When San Francisco Giants left-hander Matt Moore left the field in the sixth inning of Wednesday’s game against the Arizona Diamondbacks, the AT&T Park faithful stood and offered him a hearty cheer.

They were applauding Moore’s effort—5.1 innings of five-hit, one-run ball that keyed a 4-2 Giants win. But they were also officially welcoming Moore into the fold exactly one month after the Giants acquired him from the Tampa Bay Rays.

That trade—which sent popular homegrown third baseman Matt Duffy and two prospects to Tampa Bay—didn’t click right away.

Moore wobbled initially in the orange and black, surrendering 17 hits and 12 earned runs in his first four starts and running his Giants record to 0-3. 

Then, last Thursday, he came within one jam-shot Corey Seager single of tossing a no-hitter against the Los Angeles Dodgers at Dodger Stadium.

If you’re making a list of things Giants fans appreciate, put that near the top.

Moore settled for an 8.2-inning, one-hit, seven-strikeout gem that helped San Francisco avoid a sweep at Chavez Ravine.

His Wednesday encore wasn’t as sexy, but it was solid nonetheless. He located his mid-90s fastball. His cutter cut. His curveball missed bats. He kept the D-backs in check and threw like the guy the Giants hoped they were getting at the deadline.

As Grant Brisbee of SB Nation’s McCovey Chronicles pointed out:

Moore picked up 14 swinging strikes on the afternoon, which is just one short of Johnny Cueto’s best game of the season, for perspective. It’s what Madison Bumgarner had when he struck out 11 in a complete game against the Padres. It’s what Moore had when he almost no-hit the Dodgers. It’s a fair amount of whiffs.

“It feels great,” Moore said of Wednesday’s standing ovation, per Justin Wise and Rick Eymer of MLB.com. “This is the first time I’ve won at this ballpark. It feels great to be accepted.”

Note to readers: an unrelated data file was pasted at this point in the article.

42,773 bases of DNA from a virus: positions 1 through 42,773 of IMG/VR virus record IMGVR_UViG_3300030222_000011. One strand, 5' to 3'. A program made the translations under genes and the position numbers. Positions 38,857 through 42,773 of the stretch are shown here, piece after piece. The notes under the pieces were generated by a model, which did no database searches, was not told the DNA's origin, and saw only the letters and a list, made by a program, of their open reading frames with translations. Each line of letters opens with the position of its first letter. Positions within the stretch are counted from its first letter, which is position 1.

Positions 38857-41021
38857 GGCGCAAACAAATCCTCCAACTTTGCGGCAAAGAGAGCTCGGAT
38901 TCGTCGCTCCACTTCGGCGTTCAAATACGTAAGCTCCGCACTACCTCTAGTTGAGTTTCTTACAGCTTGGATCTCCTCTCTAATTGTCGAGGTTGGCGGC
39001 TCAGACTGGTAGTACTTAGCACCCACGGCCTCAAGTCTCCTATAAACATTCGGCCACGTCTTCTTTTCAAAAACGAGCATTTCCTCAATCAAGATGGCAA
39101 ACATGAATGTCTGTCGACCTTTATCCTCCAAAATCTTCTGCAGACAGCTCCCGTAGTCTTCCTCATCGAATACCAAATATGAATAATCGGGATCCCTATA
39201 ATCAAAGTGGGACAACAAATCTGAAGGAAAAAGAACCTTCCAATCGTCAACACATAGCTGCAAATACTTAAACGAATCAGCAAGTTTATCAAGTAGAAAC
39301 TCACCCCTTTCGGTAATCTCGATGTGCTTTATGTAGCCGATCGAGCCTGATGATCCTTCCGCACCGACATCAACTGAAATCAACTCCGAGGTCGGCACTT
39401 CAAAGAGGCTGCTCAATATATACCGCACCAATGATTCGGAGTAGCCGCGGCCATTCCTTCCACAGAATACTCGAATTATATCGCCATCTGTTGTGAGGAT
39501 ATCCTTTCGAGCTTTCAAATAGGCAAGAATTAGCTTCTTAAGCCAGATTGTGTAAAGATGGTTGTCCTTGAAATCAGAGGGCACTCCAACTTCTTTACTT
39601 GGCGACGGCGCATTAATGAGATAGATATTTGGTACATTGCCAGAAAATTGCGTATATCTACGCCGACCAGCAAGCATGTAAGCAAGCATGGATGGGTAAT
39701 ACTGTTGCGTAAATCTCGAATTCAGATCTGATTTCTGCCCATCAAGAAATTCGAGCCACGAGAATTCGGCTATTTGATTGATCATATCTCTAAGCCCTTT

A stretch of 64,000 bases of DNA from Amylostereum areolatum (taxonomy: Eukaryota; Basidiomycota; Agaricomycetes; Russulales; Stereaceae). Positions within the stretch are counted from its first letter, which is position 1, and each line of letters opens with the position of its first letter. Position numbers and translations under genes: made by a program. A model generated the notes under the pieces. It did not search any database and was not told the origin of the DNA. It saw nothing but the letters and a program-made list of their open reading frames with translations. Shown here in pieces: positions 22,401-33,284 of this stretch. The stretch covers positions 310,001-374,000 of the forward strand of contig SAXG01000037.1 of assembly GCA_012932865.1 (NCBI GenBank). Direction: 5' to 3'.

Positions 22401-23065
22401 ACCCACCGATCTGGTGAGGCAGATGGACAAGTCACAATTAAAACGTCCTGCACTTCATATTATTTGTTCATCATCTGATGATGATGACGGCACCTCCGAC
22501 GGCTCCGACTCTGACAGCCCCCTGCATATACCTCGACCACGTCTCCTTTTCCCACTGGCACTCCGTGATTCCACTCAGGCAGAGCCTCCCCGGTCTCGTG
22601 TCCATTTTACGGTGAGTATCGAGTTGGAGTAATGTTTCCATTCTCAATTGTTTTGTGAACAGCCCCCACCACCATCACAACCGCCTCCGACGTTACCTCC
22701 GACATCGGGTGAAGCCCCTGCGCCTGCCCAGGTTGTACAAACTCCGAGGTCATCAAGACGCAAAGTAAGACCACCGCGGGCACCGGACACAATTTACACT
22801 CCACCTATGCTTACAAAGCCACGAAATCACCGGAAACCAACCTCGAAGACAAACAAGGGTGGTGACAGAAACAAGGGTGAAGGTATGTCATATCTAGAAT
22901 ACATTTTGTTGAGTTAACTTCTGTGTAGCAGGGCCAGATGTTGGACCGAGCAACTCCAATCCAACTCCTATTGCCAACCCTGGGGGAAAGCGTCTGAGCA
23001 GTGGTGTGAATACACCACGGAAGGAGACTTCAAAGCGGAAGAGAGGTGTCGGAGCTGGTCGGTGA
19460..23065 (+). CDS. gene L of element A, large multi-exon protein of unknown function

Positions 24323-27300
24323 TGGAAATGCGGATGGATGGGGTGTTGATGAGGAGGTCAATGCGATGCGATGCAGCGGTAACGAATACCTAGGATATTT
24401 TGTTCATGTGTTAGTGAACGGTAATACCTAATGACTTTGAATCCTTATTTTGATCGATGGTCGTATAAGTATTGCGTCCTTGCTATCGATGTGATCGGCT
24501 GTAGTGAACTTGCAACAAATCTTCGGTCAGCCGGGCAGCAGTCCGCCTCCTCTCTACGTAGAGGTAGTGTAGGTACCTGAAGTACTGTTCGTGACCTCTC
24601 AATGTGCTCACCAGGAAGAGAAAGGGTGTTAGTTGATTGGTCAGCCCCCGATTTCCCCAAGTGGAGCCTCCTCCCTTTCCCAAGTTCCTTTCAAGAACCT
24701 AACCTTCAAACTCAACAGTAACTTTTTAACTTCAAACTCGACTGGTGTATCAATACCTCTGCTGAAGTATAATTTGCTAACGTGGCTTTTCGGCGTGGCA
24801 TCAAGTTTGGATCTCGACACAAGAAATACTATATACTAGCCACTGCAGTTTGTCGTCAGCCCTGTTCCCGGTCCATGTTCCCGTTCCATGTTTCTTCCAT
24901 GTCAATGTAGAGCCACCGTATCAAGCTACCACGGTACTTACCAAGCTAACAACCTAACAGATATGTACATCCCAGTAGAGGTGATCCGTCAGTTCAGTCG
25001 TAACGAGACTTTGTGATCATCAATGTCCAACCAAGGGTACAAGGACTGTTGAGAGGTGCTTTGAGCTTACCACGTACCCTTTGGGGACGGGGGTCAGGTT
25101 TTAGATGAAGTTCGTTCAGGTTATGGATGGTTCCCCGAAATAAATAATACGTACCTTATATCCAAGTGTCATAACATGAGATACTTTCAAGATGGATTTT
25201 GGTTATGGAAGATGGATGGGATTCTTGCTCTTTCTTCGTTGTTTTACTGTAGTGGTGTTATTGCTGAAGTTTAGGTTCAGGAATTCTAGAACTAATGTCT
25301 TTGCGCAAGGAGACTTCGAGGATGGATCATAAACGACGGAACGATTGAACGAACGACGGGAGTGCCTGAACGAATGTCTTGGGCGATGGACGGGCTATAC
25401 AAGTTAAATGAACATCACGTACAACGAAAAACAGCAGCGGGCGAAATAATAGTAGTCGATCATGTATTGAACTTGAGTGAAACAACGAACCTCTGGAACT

Once upon a time, Moore was among the hottest young arms around. As a 24-year-old in 2013, he posted a 17-4 record and 3.29 ERA with Tampa Bay and finished ninth in American League Cy Young Award balloting.

Then came Tommy John surgery in April 2014 and an up-and-down comeback during which he showed flashes but never quite put it together.

He posted a 2.41 ERA in July, however, seemingly prompting the Giants to pull the trigger on a deal that included Duffy, the 2015 NL Rookie of the Year runner-up. 

Moore’s contract has a series of affordable team options through 2019, so the swap was about much more than the short term.

San Francisco, though, was also seeking to bolster its starting rotation for the stretch run.

Ace Madison Bumgarner boasts superlative numbers overall but has faltered in August. Johnny Cueto has lost four of his last five decisions. Jeff Samardzija sports a 4.00 ERA. And veterans Matt Cain and Jake Peavy are on the disabled list.


A run of brilliance from Moore would take some pressure off the rest of the starting corps. That could make all the difference in an NL West battle with the archrival Dodgers that appears destined to go the distance.

Moore doesn’t fix all the Giants’ problems. He can’t single-handedly re-create the 6.5-game lead they held over Los Angeles at the All-Star break. He can’t jump-start an offense that has scored the third-fewest runs in the NL during that span. 

Despite its second-half swoon, San Francisco is in position for a postseason run. The Giants have won four of their last six. And we’re in a year divisible by two, in case you hadn’t heard.

“I think August was the month that gave us a test to see where our heads were,” closer Santiago Casilla said after nailing down Moore’s win Wednesday, per Henry Schulman of the San Francisco Chronicle. “Now comes September.”

Welcome to the Bay Area, Matt Moore. Pull up a seat and stay awhile.


All statistics current as of Wednesday and courtesy of MLB.com and Baseball-Reference.com unless otherwise noted.

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